Rowell: I never think about that when I’m writing. I’m always just trying to write the best version of whatever story is in my head. But once I’d written this script, I realized there were only one or two things keeping it from being an all-ages book. So I took those things out. And I got kind of excited about having written a story that you could hand to anyone.
I wanted this book to feel like one of those classic Disney live-action movies – like The Parent Trap or Freaky Friday. Emotional and earnest, but also a rollicking good time.
Autumn, like all seasons, is a different experience depending on where you live geographically. Was that something you talked/thought about: how this story is experienced for readers who experience fall in the stereotypical ways vs. those for whom fall looks very different?
Rowell: This book very specifically takes place in Nebraska, during a Nebraska fall. It’s our best season, I think. And I really wanted Faith to experience that. She very kindly came to Omaha during October, and we visited a pumpkin patch together. (It was a blast!)
Nebraska has a very Classic Fall Vibe – changing leaves, cool weather, bonfires. And we really leaned into that in the book. Sarah Stern, our colorist, did such a good job bringing that to life.
Hicks: The look that Rainbow wanted for Pumpkinheads was very specific, and it was based on a pumpkin patch in the state where she lives in. I visited her before I started drawing the book and took lots of reference pictures, and ate lots of snacks. That visit helped a lot when I sat down to draw Pumpkinheads; being at that particular pumpkin patch and getting to experience its whimsy was important, especially as it’s something very different from fall festivals where I live in Vancouver, Canada.
There’s a lot of nihilistic mainstream storytelling right now, but I think hopepunk might be on the upswing. I think of both of you as hopeful, kind, and empathetic storytellers. For both of you, what is the value of depicting worlds that reflect these qualities?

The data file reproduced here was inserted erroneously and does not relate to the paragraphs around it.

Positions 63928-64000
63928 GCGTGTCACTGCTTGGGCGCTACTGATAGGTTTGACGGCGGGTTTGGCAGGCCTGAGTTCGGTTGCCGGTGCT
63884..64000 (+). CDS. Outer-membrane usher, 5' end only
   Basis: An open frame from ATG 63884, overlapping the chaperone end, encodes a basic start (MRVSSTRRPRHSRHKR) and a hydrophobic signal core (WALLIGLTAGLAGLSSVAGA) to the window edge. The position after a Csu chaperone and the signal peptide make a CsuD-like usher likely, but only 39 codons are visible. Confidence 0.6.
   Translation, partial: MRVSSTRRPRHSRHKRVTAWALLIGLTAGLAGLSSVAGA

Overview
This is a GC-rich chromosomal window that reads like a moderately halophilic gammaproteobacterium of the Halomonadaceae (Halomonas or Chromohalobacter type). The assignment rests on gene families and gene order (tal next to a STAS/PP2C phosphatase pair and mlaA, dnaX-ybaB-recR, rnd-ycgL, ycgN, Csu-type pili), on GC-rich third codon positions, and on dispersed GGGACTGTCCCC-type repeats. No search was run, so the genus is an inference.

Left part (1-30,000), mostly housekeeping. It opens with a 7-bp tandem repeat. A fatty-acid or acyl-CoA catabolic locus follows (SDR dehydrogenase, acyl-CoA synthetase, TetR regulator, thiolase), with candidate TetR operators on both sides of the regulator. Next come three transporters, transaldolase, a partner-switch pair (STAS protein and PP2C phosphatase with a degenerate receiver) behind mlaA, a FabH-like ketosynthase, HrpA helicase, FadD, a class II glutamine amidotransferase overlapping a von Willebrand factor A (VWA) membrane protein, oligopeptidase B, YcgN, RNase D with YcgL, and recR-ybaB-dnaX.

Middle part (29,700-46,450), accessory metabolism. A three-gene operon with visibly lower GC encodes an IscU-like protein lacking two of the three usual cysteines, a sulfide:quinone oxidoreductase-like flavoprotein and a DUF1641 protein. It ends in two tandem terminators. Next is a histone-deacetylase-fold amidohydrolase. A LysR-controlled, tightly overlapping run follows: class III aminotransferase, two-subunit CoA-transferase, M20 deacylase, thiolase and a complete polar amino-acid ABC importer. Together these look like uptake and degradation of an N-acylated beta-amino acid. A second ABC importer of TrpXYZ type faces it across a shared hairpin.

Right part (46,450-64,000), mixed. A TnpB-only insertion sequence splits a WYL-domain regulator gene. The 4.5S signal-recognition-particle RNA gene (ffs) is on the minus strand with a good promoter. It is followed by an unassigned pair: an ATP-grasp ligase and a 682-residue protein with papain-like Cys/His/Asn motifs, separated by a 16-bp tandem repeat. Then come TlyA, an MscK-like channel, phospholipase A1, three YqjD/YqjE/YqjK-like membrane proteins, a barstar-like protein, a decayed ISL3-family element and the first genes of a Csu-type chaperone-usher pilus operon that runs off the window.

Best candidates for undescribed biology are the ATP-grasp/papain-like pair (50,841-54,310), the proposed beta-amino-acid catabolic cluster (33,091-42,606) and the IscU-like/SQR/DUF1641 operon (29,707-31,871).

Rowell: Well, that’s something I really like about Faith’s books — I find her characters very comforting. The world is hard. I want to spend time with characters who remind me what I like about people and why we need each other.
Hicks: I believe in a Star Trek future, where humanity eventually gets its shit figured out, and a better, more positive world is created. I’ve never had much taste for dystopia (although I did enjoy the Hunger Games books, back in the day) or stories that revel in misery, mostly because I find them exhausting, and as unrealistic as stories where everything goes perfectly according to plan.
I think the world and other people are worth fighting for, and I want empathy and kindness to be the backbone of the stories I create … at least at this stage in my life. Maybe I’ll develop more of a taste for darker stories when I’m older, but right now I want to offer encouragement to readers, rather than grind them down.
That being said, there is still prejudice in the delightful Pumpkinheads world (i.e. the kid who makes a fatphobic comment to Deja). How do you balance writing a kind and inclusive world with representing these difficult real-life experiences in vital ways?
Rowell: That’s a tricky question. This is probably my most joyful book. I wrote it during a hard time in my life, and I really needed it to be joyful and gentle. (This is maybe my only book written completely in a major key?) But all my stories tend to be rooted in reality. So there are still moments when Deja and Josiah hit bumps. I like to see characters navigate hard things. In this book, the way Deja and Josiah react to that comment tells us a lot about both their characters.
Hicks: I think the important thing about that scene is how Deja reacts to it. Josiah is the one responding to the kid, while Deja just happily notes that he defended her. I’d like to be like Deja someday, so secure in my own sense of self that cruel words don’t bother me. Deja knows she’s a great person, she’s not going to let some snot-nosed punk get her down. She’s my hero!
Would you like to write more stories set in this universe and what might that look like for such a setting (time AND period)-specific graphic novel?
Rowell: I think we’d like to come back to Deja and Josiah. (I have a few ideas up my sleeve!) But Faith and I both have stacks of other obligations. We were lucky that our schedules lined up for this project.
Pumpkinheads is out today, which means it isw now available to pick up at your local independent bookstore or via Macmillan.